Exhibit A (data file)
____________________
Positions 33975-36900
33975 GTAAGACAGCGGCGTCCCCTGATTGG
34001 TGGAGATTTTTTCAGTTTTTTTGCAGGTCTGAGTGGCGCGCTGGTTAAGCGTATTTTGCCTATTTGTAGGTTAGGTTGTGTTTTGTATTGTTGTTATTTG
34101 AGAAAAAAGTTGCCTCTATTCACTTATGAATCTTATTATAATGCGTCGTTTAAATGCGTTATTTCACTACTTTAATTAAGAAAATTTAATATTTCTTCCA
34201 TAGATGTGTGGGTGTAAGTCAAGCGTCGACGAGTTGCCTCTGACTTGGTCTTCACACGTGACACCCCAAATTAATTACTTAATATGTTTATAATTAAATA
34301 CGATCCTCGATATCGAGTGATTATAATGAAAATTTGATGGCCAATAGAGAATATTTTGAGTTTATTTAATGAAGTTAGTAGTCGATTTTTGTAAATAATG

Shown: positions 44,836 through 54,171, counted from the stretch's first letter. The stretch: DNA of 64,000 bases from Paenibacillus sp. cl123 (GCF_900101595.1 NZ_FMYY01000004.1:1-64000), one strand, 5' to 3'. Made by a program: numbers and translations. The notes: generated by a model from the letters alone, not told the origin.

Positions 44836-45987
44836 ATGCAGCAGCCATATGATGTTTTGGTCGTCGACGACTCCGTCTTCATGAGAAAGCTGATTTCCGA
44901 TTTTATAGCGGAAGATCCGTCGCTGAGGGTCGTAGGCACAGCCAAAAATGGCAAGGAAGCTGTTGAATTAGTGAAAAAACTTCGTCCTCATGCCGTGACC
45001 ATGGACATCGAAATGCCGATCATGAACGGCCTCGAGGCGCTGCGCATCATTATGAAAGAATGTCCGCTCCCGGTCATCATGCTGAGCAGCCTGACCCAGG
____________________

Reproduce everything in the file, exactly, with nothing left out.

Positions 33975-36900
33975 GTAAGACAGCGGCGTCCCCTGATTGG
34001 TGGAGATTTTTTCAGTTTTTTTGCAGGTCTGAGTGGCGCGCTGGTTAAGCGTATTTTGCCTATTTGTAGGTTAGGTTGTGTTTTGTATTGTTGTTATTTG
34101 AGAAAAAAGTTGCCTCTATTCACTTATGAATCTTATTATAATGCGTCGTTTAAATGCGTTATTTCACTACTTTAATTAAGAAAATTTAATATTTCTTCCA
34201 TAGATGTGTGGGTGTAAGTCAAGCGTCGACGAGTTGCCTCTGACTTGGTCTTCACACGTGACACCCCAAATTAATTACTTAATATGTTTATAATTAAATA
34301 CGATCCTCGATATCGAGTGATTATAATGAAAATTTGATGGCCAATAGAGAATATTTTGAGTTTATTTAATGAAGTTAGTAGTCGATTTTTGTAAATAATG

Shown: positions 44,836 through 54,171, counted from the stretch's first letter. The stretch: DNA of 64,000 bases from Paenibacillus sp. cl123 (GCF_900101595.1 NZ_FMYY01000004.1:1-64000), one strand, 5' to 3'. Made by a program: numbers and translations. The notes: generated by a model from the letters alone, not told the origin.

Positions 44836-45987
44836 ATGCAGCAGCCATATGATGTTTTGGTCGTCGACGACTCCGTCTTCATGAGAAAGCTGATTTCCGA
44901 TTTTATAGCGGAAGATCCGTCGCTGAGGGTCGTAGGCACAGCCAAAAATGGCAAGGAAGCTGTTGAATTAGTGAAAAAACTTCGTCCTCATGCCGTGACC
45001 ATGGACATCGAAATGCCGATCATGAACGGCCTCGAGGCGCTGCGCATCATTATGAAAGAATGTCCGCTCCCGGTCATCATGCTGAGCAGCCTGACCCAGG